Work Made Easier—A Lot Easier!

by GCA Member Robert Garr

Like most people, we all do things the hard way until we wake up and smell the roses, the light bulb goes on, or we have an epiphany. Or we just get fed up doing things the hard way and break down and spend a few bucks. 

Well, for me I just couldn’t stand the thought of killing my hands and fingers and wasting hours of time any more when I would prep an old gun for bluing, DuraCoating or any of the other types of finishes that would entail stripping the current finish, rust or other mystery coverings from the metal.

As most of us know, years, heck, decades of working with your hands eventually can take its toll on them. Usually in the form of arthritis, carpel tunnel or tendonitis. Your surely not going to stop doing what you love, but man, it ain’t no joke!  And spending hours with little pieces of steel wool, Scotch Brite pads and Emery cloth trying to get into every little nook and cranny to get every bit of crud, rust or finish off the job at hand can become very tedious if not painful.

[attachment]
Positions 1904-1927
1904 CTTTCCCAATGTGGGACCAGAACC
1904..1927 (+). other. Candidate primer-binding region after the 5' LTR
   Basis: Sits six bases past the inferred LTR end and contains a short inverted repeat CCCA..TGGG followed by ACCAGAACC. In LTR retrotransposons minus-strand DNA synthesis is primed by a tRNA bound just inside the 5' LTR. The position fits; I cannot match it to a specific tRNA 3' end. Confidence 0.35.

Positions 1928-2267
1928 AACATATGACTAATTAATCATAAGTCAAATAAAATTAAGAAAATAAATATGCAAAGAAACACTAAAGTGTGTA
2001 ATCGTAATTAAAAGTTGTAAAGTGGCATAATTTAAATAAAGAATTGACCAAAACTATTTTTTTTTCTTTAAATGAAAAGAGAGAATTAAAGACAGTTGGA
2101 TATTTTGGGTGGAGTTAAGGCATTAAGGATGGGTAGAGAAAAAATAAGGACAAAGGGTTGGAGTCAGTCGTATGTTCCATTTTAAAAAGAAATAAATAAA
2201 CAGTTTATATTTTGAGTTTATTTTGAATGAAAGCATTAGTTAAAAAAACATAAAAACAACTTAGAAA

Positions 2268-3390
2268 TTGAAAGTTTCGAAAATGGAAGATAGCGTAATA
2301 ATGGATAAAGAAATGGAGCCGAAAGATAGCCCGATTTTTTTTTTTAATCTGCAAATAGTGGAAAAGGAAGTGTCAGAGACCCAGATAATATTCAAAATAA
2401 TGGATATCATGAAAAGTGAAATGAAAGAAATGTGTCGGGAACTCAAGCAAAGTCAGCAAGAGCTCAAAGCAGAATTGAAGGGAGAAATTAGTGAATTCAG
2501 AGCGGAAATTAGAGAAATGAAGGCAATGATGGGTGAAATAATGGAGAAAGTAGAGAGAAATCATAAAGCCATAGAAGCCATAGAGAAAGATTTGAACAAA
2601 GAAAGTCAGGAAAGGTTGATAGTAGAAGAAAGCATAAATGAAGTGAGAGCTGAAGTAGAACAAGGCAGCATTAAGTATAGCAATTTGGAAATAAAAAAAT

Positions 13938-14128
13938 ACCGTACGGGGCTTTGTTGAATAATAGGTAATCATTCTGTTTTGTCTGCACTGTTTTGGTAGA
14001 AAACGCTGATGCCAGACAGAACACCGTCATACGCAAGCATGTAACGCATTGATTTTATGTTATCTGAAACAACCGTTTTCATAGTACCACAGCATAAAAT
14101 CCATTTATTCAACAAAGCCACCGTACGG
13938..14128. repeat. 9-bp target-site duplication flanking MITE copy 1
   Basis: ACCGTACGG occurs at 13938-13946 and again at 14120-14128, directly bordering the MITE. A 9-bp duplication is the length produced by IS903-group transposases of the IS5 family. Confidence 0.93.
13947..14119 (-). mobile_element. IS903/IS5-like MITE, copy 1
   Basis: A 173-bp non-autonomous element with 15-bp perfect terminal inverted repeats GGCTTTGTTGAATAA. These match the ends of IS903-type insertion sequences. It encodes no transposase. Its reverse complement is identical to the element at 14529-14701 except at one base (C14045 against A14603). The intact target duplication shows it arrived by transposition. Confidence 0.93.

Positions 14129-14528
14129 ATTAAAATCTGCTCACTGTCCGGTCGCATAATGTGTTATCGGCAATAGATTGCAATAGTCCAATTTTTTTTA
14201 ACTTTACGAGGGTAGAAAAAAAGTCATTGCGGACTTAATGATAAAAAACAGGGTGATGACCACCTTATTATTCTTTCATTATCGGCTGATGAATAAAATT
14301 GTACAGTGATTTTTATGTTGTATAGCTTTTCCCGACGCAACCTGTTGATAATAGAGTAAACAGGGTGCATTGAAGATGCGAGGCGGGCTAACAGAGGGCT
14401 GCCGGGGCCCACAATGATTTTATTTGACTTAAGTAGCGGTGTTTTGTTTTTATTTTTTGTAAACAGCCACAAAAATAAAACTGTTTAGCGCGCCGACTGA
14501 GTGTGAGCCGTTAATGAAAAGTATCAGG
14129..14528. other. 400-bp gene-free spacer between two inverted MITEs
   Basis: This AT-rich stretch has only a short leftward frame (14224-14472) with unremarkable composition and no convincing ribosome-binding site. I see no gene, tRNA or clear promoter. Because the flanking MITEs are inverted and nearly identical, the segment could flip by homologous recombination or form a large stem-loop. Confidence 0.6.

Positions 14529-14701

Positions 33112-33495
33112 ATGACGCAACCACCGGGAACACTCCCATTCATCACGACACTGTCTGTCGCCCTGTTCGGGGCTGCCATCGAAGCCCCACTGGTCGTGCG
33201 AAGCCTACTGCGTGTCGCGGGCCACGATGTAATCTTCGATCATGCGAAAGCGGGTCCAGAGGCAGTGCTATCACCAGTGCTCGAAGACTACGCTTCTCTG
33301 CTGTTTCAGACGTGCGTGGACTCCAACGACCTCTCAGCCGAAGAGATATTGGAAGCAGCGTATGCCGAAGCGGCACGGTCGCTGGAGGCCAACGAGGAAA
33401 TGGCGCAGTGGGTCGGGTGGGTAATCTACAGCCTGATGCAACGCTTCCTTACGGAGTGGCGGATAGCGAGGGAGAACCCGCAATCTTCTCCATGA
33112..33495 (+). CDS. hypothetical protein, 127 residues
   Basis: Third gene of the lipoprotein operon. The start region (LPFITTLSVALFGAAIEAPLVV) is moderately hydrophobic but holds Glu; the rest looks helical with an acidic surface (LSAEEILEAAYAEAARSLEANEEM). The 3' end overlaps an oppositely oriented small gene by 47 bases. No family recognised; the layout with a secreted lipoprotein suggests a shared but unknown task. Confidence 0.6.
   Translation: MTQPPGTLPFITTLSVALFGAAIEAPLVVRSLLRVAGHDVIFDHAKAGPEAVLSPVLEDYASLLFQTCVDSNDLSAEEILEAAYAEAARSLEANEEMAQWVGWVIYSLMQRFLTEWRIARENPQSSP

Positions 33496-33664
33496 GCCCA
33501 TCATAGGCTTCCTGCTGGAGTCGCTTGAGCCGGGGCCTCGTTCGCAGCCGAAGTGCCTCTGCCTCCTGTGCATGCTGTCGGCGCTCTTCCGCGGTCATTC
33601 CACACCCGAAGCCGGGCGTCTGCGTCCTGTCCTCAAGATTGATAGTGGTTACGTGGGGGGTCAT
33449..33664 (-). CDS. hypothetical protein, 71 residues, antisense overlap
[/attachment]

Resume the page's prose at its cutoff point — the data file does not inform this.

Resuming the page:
So, about ten years ago I had that epiphany, nah, who am I kidding. I’m Scottish, I just didn’t want to spend the money. But seriously, I realized that I could save SOOO much time, which translates into money if I got an air compressor and a media blasting cabinet. Well the first thing to do would be to research each item and not only get an idea of cost but the requirements for my particular needs.